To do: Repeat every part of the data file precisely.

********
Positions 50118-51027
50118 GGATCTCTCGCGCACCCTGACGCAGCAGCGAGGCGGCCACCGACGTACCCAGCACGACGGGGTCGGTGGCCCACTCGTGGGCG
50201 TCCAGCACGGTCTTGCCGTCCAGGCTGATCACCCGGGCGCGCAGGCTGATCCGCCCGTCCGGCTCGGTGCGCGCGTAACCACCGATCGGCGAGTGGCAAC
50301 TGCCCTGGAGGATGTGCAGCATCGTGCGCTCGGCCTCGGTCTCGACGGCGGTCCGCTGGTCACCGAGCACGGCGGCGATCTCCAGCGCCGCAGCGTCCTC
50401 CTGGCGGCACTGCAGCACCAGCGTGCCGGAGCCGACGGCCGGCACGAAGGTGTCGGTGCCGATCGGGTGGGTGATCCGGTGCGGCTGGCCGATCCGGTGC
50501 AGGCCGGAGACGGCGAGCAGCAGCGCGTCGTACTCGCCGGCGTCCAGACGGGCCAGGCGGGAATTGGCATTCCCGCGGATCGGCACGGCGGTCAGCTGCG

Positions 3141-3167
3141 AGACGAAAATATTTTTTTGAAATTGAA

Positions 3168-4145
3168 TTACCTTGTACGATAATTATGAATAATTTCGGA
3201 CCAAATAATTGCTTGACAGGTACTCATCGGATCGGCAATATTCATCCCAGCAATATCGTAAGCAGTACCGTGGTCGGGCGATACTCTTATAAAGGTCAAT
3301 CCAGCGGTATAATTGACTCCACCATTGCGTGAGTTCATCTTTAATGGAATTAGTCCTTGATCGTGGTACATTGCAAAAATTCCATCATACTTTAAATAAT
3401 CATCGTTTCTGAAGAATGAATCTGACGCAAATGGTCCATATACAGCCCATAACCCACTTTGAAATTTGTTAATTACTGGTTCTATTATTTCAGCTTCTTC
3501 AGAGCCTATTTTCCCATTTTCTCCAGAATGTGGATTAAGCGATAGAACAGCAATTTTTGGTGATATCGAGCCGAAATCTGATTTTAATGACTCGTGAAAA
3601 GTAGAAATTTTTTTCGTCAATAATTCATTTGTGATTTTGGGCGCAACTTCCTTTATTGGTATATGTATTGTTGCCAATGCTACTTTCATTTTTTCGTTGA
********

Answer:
Positions 50118-51027
50118 GGATCTCTCGCGCACCCTGACGCAGCAGCGAGGCGGCCACCGACGTACCCAGCACGACGGGGTCGGTGGCCCACTCGTGGGCG
50201 TCCAGCACGGTCTTGCCGTCCAGGCTGATCACCCGGGCGCGCAGGCTGATCCGCCCGTCCGGCTCGGTGCGCGCGTAACCACCGATCGGCGAGTGGCAAC
50301 TGCCCTGGAGGATGTGCAGCATCGTGCGCTCGGCCTCGGTCTCGACGGCGGTCCGCTGGTCACCGAGCACGGCGGCGATCTCCAGCGCCGCAGCGTCCTC
50401 CTGGCGGCACTGCAGCACCAGCGTGCCGGAGCCGACGGCCGGCACGAAGGTGTCGGTGCCGATCGGGTGGGTGATCCGGTGCGGCTGGCCGATCCGGTGC
50501 AGGCCGGAGACGGCGAGCAGCAGCGCGTCGTACTCGCCGGCGTCCAGACGGGCCAGGCGGGAATTGGCATTCCCGCGGATCGGCACGGCGGTCAGCTGCG

Positions 3141-3167
3141 AGACGAAAATATTTTTTTGAAATTGAA

Positions 3168-4145
3168 TTACCTTGTACGATAATTATGAATAATTTCGGA
3201 CCAAATAATTGCTTGACAGGTACTCATCGGATCGGCAATATTCATCCCAGCAATATCGTAAGCAGTACCGTGGTCGGGCGATACTCTTATAAAGGTCAAT
3301 CCAGCGGTATAATTGACTCCACCATTGCGTGAGTTCATCTTTAATGGAATTAGTCCTTGATCGTGGTACATTGCAAAAATTCCATCATACTTTAAATAAT
3401 CATCGTTTCTGAAGAATGAATCTGACGCAAATGGTCCATATACAGCCCATAACCCACTTTGAAATTTGTTAATTACTGGTTCTATTATTTCAGCTTCTTC
3501 AGAGCCTATTTTCCCATTTTCTCCAGAATGTGGATTAAGCGATAGAACAGCAATTTTTGGTGATATCGAGCCGAAATCTGATTTTAATGACTCGTGAAAA
3601 GTAGAAATTTTTTTCGTCAATAATTCATTTGTGATTTTGGGCGCAACTTCCTTTATTGGTATATGTATTGTTGCCAATGCTACTTTCATTTTTTCGTTGA